A step closer – impact of new generic top-level domains on brand owner rights

Several generic top-level domains (“gTLDs”) recently completed their Sunrise Periods, taking a step closer to realizing the Internet Corporation for Assigned Names and Numbers’ (“ICANN’s”) gTLD expansion project from the existing 22 gTLDs (e.g. .com, .net, .org, .biz, etc.) to potentially 1,300 new gTLDs (i.e. arbitrary top-level domains). Read more

Brand owners now face an uphill battle in the enforcement of trade-mark rights on the Internet.  But what are the mechanisms available?

ICANN Mandated Protections

The Trademark Clearinghouse (“TMCH”)

The TMCH is a global repository of trade-marks established by ICANN that (i) authenticates rights in a trade-mark, (ii) issues a Signed Mark Data file (“SMD”) for the brand owner for the trade-mark and (iii) allows new gTLD registrars to verify new domain name registrations against the SMD.

Only the following trade-marks are included in the TMCH:

  1. Nationally or regionally registered word marks from all jurisdictions;
  2.  Any word mark validated through a court of law or other judicial proceeding;
  3. Any word mark protected by a statute or treaty that is in effect at the time the mark is submitted for inclusion in the repository (e.g. Official Marks, Geographic Indications, etc.); or
  4. Other marks that constitute intellectual property (by arrangement with a registry).

Entry into the TMCH does not mean an automatic right to register a domain name or prevent others from doing so.  Multiple parties may have legitimate rights to the same mark and the TMCH allows these rights to co-exist in the repository.  The TMCH also provides Dispute Resolution Procedures to resolve the incorrect rejection or acceptance of, and any challenge to the validity of, a trade-mark entered on the TMCH repository.

The “Sunrise Period”

New gTLD registries must have a Sunrise Period of least 30 days when only brand owners with a valid SMD file issued by the TMCH can register domain names in the registry.  Currently, most gTLD registries have a 60-day Sunrise Period.

A list of current and upcoming Sunrise Periods is available here.  The first complete Sunrise Period ending December 30, 2013 was for new gTLD .الشبكة , (i.e. Arabic for “web”).  A further 65 new gTLD registries will have completed their Sunrise Periods by the end of March 2014.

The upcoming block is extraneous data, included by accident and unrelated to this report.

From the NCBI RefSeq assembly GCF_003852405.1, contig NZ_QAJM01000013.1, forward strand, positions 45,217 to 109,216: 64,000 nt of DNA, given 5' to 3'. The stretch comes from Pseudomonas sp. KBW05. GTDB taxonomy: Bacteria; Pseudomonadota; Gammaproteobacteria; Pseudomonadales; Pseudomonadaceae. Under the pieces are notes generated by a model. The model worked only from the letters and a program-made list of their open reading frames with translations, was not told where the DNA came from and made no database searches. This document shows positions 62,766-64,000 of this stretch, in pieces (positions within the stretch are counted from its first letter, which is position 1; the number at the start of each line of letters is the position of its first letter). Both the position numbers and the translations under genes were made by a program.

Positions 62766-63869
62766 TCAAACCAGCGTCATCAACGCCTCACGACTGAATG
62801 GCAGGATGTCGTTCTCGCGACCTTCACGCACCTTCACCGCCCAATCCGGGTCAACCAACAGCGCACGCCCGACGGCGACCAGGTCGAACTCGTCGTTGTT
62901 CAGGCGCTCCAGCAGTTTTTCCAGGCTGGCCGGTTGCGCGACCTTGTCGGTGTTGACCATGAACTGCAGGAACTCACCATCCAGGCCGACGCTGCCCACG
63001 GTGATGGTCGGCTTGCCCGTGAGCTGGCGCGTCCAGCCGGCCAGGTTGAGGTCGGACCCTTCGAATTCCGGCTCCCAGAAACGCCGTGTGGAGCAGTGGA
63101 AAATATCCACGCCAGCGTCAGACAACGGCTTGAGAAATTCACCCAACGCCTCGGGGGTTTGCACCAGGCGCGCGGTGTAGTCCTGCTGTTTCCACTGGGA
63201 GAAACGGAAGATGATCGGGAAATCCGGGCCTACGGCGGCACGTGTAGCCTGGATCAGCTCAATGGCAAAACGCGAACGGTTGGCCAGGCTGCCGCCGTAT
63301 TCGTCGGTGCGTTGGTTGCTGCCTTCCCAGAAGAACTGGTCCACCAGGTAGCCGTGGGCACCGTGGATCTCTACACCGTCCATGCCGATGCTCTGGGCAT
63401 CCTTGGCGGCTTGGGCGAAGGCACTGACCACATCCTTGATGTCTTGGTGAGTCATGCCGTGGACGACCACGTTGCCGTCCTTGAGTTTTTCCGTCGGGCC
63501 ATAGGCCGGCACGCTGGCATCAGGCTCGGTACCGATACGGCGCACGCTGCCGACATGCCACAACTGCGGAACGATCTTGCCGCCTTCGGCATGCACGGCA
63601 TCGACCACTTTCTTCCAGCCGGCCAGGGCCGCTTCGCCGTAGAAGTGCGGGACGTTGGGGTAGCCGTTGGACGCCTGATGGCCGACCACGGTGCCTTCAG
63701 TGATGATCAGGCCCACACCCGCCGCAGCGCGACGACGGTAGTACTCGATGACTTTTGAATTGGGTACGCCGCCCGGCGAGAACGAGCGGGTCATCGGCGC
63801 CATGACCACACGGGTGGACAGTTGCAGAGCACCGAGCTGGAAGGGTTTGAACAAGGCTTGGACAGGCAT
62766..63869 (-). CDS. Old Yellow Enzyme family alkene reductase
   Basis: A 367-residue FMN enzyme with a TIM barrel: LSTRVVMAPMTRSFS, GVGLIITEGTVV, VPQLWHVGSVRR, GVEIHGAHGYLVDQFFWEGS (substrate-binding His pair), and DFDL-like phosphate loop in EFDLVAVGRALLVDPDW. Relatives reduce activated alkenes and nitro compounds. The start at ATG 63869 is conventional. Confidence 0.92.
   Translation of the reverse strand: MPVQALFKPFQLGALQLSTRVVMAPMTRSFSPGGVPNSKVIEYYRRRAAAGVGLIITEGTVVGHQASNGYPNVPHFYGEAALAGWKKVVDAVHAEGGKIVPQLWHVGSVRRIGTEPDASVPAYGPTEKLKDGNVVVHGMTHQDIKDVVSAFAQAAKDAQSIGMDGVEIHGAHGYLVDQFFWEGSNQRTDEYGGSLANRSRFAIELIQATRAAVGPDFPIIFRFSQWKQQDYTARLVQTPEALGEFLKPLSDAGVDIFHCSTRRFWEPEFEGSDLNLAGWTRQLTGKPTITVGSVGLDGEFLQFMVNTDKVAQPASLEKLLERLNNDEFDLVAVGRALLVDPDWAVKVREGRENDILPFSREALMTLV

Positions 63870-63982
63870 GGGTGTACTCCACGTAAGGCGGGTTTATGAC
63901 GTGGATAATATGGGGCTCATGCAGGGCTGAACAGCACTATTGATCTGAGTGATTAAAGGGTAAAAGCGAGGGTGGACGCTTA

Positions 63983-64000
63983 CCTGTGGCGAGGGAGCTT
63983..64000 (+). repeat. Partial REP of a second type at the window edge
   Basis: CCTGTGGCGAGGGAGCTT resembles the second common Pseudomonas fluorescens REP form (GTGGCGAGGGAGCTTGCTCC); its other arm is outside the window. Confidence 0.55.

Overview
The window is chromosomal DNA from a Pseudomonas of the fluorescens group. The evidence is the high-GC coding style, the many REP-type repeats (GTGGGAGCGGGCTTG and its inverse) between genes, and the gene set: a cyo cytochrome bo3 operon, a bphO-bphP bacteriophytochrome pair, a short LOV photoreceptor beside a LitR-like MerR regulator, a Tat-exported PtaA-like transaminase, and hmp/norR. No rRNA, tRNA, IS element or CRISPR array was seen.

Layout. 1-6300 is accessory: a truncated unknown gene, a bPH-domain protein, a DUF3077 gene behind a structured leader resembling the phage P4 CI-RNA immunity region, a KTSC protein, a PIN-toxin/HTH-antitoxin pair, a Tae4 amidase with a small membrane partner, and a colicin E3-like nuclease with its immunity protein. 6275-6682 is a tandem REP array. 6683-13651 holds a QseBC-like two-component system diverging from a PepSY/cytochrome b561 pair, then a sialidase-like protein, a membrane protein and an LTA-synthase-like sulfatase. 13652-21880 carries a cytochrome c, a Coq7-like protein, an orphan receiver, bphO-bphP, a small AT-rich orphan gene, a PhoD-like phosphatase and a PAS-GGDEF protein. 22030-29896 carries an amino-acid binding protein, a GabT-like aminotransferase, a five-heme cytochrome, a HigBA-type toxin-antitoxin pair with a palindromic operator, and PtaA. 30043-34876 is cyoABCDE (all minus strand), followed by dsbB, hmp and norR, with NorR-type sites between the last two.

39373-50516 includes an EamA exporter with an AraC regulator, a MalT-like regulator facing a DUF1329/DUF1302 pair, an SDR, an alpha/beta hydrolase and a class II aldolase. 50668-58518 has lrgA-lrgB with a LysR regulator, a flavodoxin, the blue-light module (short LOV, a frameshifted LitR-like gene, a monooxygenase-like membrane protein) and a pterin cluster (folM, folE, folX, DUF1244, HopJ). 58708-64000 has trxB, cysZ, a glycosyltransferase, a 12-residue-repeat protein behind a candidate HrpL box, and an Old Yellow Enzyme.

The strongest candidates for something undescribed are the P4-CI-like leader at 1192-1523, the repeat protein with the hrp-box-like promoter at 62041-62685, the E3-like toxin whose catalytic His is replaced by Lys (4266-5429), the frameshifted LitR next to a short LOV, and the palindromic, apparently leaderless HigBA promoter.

Where multiple brand owners have applied to register the same domain name, there are registry-specific allocation processes (e.g. allocation by auction) and dispute resolution processes that allow challenges to incorrect Sunrise Registrations.

Trademark Claims Service (“TCS”)

New gTLD registries must provide a TCS period for at least 90 days following the Sunrise Period during which the registries will issue warnings to parties attempting to register domain names that are near identical to a trade-mark in the TMCH.  Brand owners of trade-marks recorded in the TMCH will receive notification of near identical domain name registrations by third parties from the TMCH indefinitely at no additional cost.

Brand owners can then take any appropriate action, including commencing proceedings under  the UDRP or URS (see below) mechanisms or filing complaints against the gTLD registries for improper delegation of domain names via ICANN’s Post-Delegation Dispute Resolution Procedures.

Uniform Rapid Suspension System (“URS”)

Aside from the UDRP, ICANN requires new gTLD registries to provide URS, a supposedly cheaper and faster dispute resolution mechanism allowing brand owners to resolve the clearest cases of trade-mark misuse.  The criteria to be met by brand owners under URS is similar to that in the UDRP, although a higher burden of proof is to be met under URS.